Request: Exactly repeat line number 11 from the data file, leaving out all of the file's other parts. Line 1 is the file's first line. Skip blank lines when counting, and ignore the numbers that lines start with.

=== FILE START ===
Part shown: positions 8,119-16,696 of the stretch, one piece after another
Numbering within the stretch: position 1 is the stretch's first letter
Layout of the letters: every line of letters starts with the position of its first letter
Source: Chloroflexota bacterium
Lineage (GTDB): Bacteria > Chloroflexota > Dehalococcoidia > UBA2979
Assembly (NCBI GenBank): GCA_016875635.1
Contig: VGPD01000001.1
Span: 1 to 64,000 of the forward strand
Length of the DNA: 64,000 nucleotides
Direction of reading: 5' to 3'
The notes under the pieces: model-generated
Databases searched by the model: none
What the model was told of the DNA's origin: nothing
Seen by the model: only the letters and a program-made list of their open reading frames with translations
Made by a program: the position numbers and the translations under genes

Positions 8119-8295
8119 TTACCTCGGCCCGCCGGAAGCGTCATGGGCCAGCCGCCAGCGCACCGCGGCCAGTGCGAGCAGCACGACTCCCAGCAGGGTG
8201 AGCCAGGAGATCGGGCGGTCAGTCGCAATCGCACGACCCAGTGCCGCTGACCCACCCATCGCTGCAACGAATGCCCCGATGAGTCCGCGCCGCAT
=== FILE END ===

The notes under the pieces: model-generated